Security solutions built for the cloud, in the cloud aren’t totally mainstream yet, but are growing much faster than their legacy counterparts. In 2022 we’ll start to see many more of them arise and mature. 

Some larger and established organizations recognize this and are beginning to add capabilities to keep up. Many have made huge investments in acquisitions to try and re-define themselves as cloud-native and serve customers better. 

There are many advantages to security apps that are built and run in the cloud, and we will see that become mainstream in the course of the next year. 

4 – Security Teams Will Move from Gatekeepers to Enablers

In many organizations, the security team is deemed the gatekeeper. The ones that stop business teams from launching their newest project, or forcing developers to pass through rigid steps before finishing their application. It’s incumbent upon the security team to ensure every process follows strict security protocols, so historically, they are viewed as a barrier or hindrance within the organization; the ones stifling progress for rules that everyone else doesn’t understand. 

You might have had this experience. Frustrating, right? Even when you know there is a legitimate reason, it’s still keeping you from finishing your project the way you had intended. The security team has always been thought of as the “you can’t do that” department, but we want the security team to be the “I want you to do that but in a safe fashion“. 

Well, 2022 is going to see that change, as security teams move from being the ever-scorned gatekeepers, to the much-adored enablers. 

Why is this? Because as mentioned in item number three above, more applications are being built in the cloud, as opposed to on-premises. Cloud application developers don’t have as many restrictions, and don’t have to wait on a vast array of stakeholders to move to the next phase. At the same time, security teams are beginning to deploy cloud-native solutions that continuously monitor and enforce policy enabling a “trust but verify” stance. This way developers are not hindered and security teams can also move at the speed of cloud. 

Businesses need to move fast. They have to adapt, adjust, and grow to keep up with market demands, go after opportunities when they arise, and meet their customer’s ever-changing expectations. They can’t afford to have security shut them down. So to continue the digital transformation yet stay secure, the once-restricted gatekeepers will harness the power of cloud development and become enablers. Everyone wins.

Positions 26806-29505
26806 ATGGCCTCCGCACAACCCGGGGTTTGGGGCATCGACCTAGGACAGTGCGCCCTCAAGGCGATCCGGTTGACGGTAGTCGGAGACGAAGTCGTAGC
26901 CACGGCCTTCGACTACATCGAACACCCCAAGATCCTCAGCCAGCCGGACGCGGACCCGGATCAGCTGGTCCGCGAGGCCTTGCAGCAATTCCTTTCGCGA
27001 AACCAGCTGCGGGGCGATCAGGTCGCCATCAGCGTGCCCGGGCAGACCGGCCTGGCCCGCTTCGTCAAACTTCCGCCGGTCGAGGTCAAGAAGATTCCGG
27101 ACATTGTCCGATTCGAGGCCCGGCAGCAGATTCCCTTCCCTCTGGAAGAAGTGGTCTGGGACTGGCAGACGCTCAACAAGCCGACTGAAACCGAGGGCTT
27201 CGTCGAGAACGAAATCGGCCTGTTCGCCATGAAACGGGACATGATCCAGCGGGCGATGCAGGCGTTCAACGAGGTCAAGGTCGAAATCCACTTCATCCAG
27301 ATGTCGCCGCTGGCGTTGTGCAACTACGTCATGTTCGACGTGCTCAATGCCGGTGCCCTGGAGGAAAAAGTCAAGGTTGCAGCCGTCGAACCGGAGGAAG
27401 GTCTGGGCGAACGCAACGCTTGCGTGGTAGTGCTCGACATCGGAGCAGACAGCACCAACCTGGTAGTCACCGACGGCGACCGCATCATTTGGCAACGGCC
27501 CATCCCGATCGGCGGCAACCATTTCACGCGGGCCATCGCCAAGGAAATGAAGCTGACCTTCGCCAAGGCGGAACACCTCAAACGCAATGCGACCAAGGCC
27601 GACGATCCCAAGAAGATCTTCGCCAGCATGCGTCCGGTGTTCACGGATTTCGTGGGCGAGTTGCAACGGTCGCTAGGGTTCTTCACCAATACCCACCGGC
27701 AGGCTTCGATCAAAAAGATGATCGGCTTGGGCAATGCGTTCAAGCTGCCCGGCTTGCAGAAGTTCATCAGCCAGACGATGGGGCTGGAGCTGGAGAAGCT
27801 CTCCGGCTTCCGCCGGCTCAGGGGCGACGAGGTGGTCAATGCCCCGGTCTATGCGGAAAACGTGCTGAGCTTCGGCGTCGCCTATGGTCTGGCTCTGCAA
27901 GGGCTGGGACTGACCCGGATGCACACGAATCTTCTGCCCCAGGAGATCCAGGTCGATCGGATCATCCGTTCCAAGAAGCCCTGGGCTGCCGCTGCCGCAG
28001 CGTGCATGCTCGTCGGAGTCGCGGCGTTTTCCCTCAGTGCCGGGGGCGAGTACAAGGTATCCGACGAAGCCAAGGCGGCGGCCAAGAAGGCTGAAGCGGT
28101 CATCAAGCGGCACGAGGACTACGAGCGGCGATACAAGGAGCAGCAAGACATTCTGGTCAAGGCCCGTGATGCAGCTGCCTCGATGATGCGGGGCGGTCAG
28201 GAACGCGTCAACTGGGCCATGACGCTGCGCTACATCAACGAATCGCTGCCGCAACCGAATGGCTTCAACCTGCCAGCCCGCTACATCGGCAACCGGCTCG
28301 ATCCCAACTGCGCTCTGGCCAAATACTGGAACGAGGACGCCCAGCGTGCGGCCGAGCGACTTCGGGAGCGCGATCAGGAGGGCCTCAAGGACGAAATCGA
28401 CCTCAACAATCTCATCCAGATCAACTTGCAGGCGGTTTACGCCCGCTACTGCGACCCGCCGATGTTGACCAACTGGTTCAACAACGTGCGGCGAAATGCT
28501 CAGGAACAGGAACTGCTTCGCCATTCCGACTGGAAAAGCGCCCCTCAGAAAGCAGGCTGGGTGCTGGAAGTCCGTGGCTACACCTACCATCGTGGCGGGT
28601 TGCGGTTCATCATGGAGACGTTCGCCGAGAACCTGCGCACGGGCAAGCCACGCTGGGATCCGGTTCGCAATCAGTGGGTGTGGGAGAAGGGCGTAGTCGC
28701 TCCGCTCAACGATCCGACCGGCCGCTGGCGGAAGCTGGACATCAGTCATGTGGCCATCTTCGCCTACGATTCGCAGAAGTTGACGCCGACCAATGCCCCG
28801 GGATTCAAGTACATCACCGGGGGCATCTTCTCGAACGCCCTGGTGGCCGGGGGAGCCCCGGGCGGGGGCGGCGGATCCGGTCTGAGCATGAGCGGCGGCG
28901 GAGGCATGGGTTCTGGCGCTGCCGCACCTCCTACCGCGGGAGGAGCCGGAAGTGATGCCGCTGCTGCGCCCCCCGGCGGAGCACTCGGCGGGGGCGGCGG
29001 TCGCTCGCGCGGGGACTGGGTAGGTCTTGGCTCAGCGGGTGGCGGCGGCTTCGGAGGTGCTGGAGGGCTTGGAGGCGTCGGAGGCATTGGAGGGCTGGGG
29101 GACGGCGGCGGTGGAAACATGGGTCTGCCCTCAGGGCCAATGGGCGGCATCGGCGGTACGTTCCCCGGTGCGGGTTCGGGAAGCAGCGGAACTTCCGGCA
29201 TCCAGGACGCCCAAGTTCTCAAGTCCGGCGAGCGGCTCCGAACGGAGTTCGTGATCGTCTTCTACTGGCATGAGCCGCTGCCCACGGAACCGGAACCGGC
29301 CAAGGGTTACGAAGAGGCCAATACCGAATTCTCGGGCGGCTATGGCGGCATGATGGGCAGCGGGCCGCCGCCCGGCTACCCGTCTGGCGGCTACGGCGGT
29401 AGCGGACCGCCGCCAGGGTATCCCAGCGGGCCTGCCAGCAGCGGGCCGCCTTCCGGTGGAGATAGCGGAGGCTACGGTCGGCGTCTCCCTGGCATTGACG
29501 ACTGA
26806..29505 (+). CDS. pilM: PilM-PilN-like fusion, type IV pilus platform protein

5 – Cloud Security Tools Will Continue to Emerge, not Consolidate…Yet

Take a guess at how many cybersecurity vendors and solutions are out there. 250? 1,000? 2,000? 

According to The Cyber Research Databank, there are more than 3,500 cybersecurity vendors in the market. And that’s likely a conservative number. 

If you’re a security leader, you’re probably getting bombarded with offers, ads, and pitches for the necessity of every vendor’s solution. There’s no way to pay attention to it all. And you may wish there was just one tool that was best-of-breed and was the one-stop-shop for all of the features and capabilities you needed. How nice it would be to have one tool as opposed to 10. 

Yes, consolidation is happening. Yes, it would be great to have more consolidation. But we think proliferation and more best of breed will continue to dominate in 2022.. 

Why is that? 

Let’s take Covid-19 as an example. Think of the virus as a new breach. When that breach hits, people scramble to build the defense to battle it, keep it at bay and hopefully defeat it. You develop a vaccine and are feeling good, but then, the Delta variant pops up, and you scramble again. Hoping to quell that slight variant, the next one, Omicron, arises. And on it goes. How many variants will appear before we feel we’ve completely addressed each and every threat? There is no real way to tell, so you keep building your defenses to stay safe. 

The security tool world is similar: Each year we see new tactics arise, new threats that weren’t predicted, and we scramble to build the tools to combat them. It’s a bit of a cat and mouse game, chasing new threats as they arise. And until these breaches slow down, there will continue to be new tools in the market. 

6 – Bonus! Analyst Firms Will Come up With at Least Three New Acronyms That are Must-Haves for Your Cloud Security Toolbox

SPITS (Security Protocol Infrastructure Technology), SAPPY (Secure Access Protection Platform Yeti), CATS (Cloud Application Testing Security). These are all must-haves! At least that’s what the analysts will tell you. They need to weigh in on this, right? 

Yes, we made those up. But they could be real someday. 2022 will keep the analysts cranking and keep you trying to keep up with all the new tools you need! We can pretty safely predict that. 

Cloud Security Trends 2022 Conclusion: Data Matters More

Data truly is the key element for business survival. And it’s also the element you need to protect the most. It is the new business currency and something everyone benefits from when harnessed securely. 

2022 will see better cloud security as investments continue to rise. And as data democratization continues to expand, cloud data protection needs to keep pace. The increase in protection, and the proliferation of cloud data, gives rise to more cloud-native tools, which, in turn, allows security teams to become enablers, not gatekeepers. 

In this cloud-first world, where digital transformation is happening fast and complexity is high, where development is happening in new realms, traditional methods are falling away. The ability to discover, classify, and categorize all the data within your public cloud environment is a necessity to stay safe and nimble.

Amit Shaked

CEO and Co-founder

Prior to founding Laminar, Amit served in Unit 8200, an Israeli Intelligence Corps unit of the Israel Defense Forces, focused on collecting signal intelligence and code decryption. While in the military, Shaked earned a master’s degree in AI and deep learning. Following Unit 8200, Amit held multiple positions leading teams doing deep learning and AI for unicorn Magic Leap, delivering augmented reality for the enterprise. Amit holds a Masters of Computer Science from Tel Aviv University.